Manage episode 374308232 series 2390800
I’ve recently been getting up early to go for walks before 12 weeks of live coaching calls with our Stronger participants and to beat the 110 degree heat streak we’ve had in Phoenix. Many days I’m enjoying music in my ears. But others, I hear the faint memories of my mother beside me, and imagine walking up the uneven maple-lined sidewalks toward the Methodist church that summer of ‘82.
Had it not been for what started as the vanity of a young girl 41 years ago and the good company of my mother I might not be here doing this podcast today.
I hear her footsteps and breath and see the way she would swing her arms. I was aware even then that walking and being comfortable not talking, not having to fill space, was the sign of a good walking partner. We worked our way up to a mile and a half regularly that summer. By the time college rolled around that fall I was a runner.
The effects of walking on your health are pretty incredible. This simple, economical, accessible way to move more, or take it further and exercise, make fitness and health a reasonable goal for everyone.
What is Walking?
Let’s define physical activity and exercise before we go on.
Physical activity: movement at a leisurely pace for enjoyment of sports or performance of daily activities of life.
Exercise: intentional movement for the purpose of improving fitness by use of planned intensity, duration, and or resistance.
Walking, then, can be either physical activity (walking a dog, to the mailbox or strolling in a museum) or exercise (going for a walk, brisk walking, walking for a time, hiking the Grand Canyon).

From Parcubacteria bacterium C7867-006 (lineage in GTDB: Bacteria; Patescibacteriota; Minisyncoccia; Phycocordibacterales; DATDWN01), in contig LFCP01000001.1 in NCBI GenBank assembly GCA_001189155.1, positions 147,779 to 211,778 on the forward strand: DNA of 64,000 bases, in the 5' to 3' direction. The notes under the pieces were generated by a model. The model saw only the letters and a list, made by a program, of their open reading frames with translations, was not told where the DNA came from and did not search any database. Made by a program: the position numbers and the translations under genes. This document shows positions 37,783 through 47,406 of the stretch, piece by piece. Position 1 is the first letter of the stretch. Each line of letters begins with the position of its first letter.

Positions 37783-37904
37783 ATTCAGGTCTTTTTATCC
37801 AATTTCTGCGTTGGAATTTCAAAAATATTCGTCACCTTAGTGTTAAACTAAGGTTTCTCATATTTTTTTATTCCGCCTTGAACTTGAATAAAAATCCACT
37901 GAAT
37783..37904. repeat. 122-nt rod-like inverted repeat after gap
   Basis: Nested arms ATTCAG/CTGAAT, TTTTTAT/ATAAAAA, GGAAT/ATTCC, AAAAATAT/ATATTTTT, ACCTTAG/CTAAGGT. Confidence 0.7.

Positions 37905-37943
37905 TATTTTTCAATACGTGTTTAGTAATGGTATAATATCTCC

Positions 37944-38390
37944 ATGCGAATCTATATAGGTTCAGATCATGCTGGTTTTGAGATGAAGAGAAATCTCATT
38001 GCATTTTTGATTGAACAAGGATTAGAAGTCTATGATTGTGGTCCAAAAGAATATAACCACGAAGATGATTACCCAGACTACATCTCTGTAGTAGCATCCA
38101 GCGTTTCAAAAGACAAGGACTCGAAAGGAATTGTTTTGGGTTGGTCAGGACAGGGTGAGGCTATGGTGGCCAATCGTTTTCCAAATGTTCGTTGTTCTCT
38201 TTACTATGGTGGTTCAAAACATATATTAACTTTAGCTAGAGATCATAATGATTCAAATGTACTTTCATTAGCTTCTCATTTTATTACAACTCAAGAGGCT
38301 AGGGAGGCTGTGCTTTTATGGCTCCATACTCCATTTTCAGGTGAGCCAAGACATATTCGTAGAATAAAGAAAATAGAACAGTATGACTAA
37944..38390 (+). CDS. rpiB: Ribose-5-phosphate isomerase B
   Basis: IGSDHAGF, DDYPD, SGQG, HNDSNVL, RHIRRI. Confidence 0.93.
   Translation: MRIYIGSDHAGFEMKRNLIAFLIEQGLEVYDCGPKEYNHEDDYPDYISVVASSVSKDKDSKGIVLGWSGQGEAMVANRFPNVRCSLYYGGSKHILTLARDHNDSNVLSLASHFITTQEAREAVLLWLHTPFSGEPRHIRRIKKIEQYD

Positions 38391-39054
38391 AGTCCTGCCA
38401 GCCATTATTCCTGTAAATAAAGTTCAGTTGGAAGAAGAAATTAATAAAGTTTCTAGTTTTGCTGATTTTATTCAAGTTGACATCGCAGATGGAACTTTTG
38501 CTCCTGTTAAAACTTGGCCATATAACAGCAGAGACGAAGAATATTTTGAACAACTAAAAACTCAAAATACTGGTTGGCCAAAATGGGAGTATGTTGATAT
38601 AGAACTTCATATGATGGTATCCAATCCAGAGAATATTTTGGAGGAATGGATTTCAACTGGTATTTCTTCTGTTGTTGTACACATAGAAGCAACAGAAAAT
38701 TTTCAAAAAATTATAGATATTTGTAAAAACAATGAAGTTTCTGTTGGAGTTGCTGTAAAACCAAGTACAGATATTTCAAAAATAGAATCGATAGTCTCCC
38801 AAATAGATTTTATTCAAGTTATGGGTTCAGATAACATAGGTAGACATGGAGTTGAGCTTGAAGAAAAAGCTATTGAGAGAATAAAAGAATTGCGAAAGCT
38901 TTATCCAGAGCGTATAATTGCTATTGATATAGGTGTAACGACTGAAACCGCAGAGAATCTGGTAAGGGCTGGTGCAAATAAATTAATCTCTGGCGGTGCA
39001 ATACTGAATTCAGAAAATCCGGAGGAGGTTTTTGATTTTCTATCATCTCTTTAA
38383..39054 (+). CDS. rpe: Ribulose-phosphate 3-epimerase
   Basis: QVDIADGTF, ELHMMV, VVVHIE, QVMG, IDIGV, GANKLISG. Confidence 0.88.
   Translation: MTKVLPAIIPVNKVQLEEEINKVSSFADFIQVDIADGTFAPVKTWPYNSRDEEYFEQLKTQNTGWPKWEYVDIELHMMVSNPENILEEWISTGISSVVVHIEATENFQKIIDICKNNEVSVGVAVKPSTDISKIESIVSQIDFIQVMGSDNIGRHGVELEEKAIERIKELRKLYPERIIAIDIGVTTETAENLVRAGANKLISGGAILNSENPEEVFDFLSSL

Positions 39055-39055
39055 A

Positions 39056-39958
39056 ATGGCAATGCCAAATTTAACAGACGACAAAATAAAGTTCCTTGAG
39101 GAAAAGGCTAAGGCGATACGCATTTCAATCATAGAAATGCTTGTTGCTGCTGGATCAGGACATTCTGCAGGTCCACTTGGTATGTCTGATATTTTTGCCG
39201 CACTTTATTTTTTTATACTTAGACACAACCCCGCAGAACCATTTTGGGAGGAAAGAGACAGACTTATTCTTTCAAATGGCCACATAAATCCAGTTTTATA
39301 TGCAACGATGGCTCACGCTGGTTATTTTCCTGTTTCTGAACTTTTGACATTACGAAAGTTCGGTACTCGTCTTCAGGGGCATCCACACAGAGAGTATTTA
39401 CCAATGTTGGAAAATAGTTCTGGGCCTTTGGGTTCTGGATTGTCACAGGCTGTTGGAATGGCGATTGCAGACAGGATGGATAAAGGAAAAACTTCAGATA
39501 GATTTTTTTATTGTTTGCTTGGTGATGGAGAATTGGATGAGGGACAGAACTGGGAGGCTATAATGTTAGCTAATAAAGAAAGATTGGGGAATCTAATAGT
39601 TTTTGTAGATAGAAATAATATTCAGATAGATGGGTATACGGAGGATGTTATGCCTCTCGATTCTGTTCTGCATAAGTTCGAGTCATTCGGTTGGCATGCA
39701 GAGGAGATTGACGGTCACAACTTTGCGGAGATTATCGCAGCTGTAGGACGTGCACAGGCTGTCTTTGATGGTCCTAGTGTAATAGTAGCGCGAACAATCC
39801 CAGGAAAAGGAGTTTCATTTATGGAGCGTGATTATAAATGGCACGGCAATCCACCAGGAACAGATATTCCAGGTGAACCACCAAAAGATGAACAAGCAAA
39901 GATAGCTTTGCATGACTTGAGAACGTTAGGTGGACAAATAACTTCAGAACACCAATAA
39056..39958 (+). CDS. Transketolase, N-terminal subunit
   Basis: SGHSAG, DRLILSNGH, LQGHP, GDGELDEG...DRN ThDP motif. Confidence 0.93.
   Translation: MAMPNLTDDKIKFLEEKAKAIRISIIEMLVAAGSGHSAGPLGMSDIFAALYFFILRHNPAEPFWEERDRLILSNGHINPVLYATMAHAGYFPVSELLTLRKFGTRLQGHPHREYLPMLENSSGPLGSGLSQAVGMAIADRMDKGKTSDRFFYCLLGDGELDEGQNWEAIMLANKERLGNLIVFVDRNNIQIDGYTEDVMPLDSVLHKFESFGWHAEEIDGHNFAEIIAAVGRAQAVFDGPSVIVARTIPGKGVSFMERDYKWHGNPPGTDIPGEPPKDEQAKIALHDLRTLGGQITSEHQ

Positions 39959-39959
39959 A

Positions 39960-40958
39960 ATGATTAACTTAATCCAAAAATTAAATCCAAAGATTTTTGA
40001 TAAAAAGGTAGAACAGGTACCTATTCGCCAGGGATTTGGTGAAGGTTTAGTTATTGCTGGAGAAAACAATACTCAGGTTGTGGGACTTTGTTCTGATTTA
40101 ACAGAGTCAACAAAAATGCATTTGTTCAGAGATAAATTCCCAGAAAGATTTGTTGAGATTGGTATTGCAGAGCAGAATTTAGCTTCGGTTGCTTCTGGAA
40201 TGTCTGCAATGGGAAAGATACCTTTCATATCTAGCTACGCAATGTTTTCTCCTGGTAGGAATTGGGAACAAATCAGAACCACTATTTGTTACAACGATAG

What you believe about these habits is more important than doing the habits.
Power of your intention (meditation, Dr. Joe Dispenza’s work)
Fixed or growth mindset (Dr. Carol Dweck)
Effects of Walking 30 Minutes a Day (and less)
- 30 minutes walking a day Reduces type 2 diabetes by 30%
- 30 minutes walking daily reduces dementia risk by 62%
- 25 mins of brisk walking adds 7 years of life
- 11 minutes a day adds 2 more years of life
Moving 2-5 minutes several times a day breaking up sedentary time reduces blood glucose levels after meals by 17%
Walking 15 minutes within 30-60 minutes after each meal has a more significant impact on blood sugar than 45 minutes continuous walking am or afternoon.
Brisk walking after meals has a more significant positive effect on glucose of type 2 diabetic women than normal pace walking.
Not able to log in walking miles or minutes but doing a lot of movement during the day?
You can still win with steps! This kind of low level movement is N.E.A.T., for non-exercise-activity-time or t= thermogenesis) depending on the school you attended! 8000 steps per day increased testosterone
Even over 4000 steps every additional 1000 significantly increases testosterone and increases lipolysis (otherwise strength training is greatest way to do this)
The dose-response curve isn't linear, with the greatest reduction in mortality seen at the beginning of the curve (going from